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$1.7B Aurora VA hospital is still incomplete, will likely be understaffed, document says

Aerial photo of the 12-building Department of Veteran Affairs replacement medical center under construction in Aurora, Colorado. The entire facility has been under U.S. Army Corps of Engineers' contract to Kiewit-Turner since November 2015. The project is on target for contract completion by January 2018.

U.S. ARMY CORPS OF ENGINEERS

By MARK K. MATTHEWS | The Denver Post | Published: January 13, 2018

WASHINGTON (Tribune News Service) — In a matter of weeks, the U.S. Department of Veterans Affairs is expected to announce that it has all but completed construction of a new hospital in Aurora -- a major milestone for a project that drew national outrage in 2015 when the agency admitted it was $1 billion over budget.

But according to a congressional document obtained by The Denver Post, the Jan. 23 target will be little more than an illusion as the team building the $1.7 billion facility expects to spend several more months finishing hundreds of items on its to-do list.

Even then, the project is unlikely to reach its full potential when it opens later this year.

Officials at the VA are "pessimistic" about filling all the jobs at the new hospital in time for its planned summer opening, which "may reduce services initially offered," according to the latest findings.

Old hospital likely to stay open at least 3 years

Also, because of the way the new hospital campus was built, there won't be enough space for facilities such as a rehabilitation center for veterans who have post-traumatic stress disorder.

The shortcoming means it's likely the VA will keep open for at least three years the Denver hospital that the Aurora campus is supposed to replace.

The timeline could stretch even longer if Congress doesn't approve the VA's request to spend millions of additional dollars to construct another building at the new campus, although the whole situation is going to cost taxpayers either way -- since keeping open the old facility is also expensive.

"Operating both (VA medical centers) will also generate excess security, logistics, facilities management, food service, and administrative staffing costs in the low tens of millions" of dollars, according to a draft document prepared for the U.S. House Committee on Veterans Affairs.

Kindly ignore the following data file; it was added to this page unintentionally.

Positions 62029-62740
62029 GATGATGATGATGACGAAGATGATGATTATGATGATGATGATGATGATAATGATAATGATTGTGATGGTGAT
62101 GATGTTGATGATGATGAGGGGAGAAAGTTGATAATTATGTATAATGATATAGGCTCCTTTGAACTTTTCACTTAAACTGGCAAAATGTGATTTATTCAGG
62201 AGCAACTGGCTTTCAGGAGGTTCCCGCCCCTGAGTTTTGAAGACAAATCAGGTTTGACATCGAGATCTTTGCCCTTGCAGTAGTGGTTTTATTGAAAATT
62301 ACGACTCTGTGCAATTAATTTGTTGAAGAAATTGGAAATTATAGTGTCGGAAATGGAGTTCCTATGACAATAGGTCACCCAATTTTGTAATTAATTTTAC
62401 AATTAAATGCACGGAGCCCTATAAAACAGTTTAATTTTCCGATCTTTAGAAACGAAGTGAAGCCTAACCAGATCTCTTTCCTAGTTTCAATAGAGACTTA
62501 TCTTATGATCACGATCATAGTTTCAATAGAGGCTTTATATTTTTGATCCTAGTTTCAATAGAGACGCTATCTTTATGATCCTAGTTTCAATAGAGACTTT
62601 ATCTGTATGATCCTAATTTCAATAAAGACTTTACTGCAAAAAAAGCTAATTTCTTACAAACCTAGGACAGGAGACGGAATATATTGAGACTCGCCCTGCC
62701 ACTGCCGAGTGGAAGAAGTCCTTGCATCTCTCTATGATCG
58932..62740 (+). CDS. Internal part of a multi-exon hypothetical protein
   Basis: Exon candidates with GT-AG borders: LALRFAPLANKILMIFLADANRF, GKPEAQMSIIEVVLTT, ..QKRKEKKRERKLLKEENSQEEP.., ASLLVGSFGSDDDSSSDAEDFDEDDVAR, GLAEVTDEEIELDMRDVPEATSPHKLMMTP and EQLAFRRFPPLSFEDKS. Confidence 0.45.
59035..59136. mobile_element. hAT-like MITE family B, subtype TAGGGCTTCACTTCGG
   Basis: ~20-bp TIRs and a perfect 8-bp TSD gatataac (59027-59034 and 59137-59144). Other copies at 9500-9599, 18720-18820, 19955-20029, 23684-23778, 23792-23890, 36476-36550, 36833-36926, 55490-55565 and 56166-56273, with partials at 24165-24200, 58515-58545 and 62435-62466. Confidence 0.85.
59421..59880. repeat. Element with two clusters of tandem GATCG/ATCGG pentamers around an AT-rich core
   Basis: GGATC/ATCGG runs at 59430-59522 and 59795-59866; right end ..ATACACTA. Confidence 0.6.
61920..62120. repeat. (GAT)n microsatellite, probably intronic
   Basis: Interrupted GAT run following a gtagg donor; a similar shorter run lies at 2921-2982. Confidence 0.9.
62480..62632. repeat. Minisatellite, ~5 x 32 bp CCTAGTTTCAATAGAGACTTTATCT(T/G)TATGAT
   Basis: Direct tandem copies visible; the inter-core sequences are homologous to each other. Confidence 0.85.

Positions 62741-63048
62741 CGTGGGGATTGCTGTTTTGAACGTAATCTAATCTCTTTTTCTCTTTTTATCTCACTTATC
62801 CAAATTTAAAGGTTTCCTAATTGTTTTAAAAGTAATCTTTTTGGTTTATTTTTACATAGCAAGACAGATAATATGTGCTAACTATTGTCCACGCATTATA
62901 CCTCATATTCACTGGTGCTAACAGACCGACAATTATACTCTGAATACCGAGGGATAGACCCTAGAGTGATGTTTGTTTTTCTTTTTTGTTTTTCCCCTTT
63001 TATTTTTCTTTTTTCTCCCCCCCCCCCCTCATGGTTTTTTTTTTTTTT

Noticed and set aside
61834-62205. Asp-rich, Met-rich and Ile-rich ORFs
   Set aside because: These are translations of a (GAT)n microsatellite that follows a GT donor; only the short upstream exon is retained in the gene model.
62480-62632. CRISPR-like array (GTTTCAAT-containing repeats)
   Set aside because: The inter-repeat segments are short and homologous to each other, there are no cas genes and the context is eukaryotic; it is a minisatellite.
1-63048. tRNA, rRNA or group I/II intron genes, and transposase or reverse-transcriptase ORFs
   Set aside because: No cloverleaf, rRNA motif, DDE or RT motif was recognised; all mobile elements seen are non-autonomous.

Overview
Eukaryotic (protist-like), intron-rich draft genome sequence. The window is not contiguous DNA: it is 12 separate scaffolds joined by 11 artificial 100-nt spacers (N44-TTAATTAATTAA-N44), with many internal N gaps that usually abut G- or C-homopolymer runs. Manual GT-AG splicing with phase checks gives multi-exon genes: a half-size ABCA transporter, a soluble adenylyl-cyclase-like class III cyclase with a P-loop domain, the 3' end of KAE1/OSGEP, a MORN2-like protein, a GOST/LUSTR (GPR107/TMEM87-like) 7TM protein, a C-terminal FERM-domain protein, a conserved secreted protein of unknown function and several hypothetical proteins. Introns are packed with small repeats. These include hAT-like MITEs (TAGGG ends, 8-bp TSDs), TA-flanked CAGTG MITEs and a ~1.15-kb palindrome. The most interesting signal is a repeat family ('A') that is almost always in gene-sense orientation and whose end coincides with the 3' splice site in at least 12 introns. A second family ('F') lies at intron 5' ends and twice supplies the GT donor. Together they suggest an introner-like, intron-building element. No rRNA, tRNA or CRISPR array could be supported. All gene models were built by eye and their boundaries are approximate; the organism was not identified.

The new list of problems is sure to draw renewed attention to the project, which largely has gone unnoticed since 2015, when the VA revealed the project was $1 billion over budget and years behind schedule.

The admission briefly put the project's funding in jeopardy -- as several members of Congress questioned whether it should give the VA more money to finish it.

Ultimately, they relented, but the episode prompted the U.S. Army Corps of Engineers to take charge of the project and compel the VA to change how it undertakes large-scale construction.

Congressional hearing on hospital set for next week

On Friday, three members of Congress toured the construction site: Colorado lawmakers Mike Coffman and Ed Perlmutter, and Phil Roe, the Tennessee Republican who chairs the House veterans committee.

His panel has a hearing planned for Wednesday that will examine the project's progress.

Said Coffman, a longtime critic of the VA's management of the new hospital: "I certainly remain very frustrated in terms of where we are right now."

In response to questions about the project's progress, VA spokesman Curt Cashour said the agency "continues to work closely with its project partners to resolve issues as they arise."

In a separate document obtained by The Denver Post, a top VA official acknowledges many of the issues outlined in the congressional document.

But Stella Fiotes, acting principal executive director of the VA's Office of Acquisition, Logistics and Construction, said they were being managed correctly -- including the add-on items on the construction to-do list.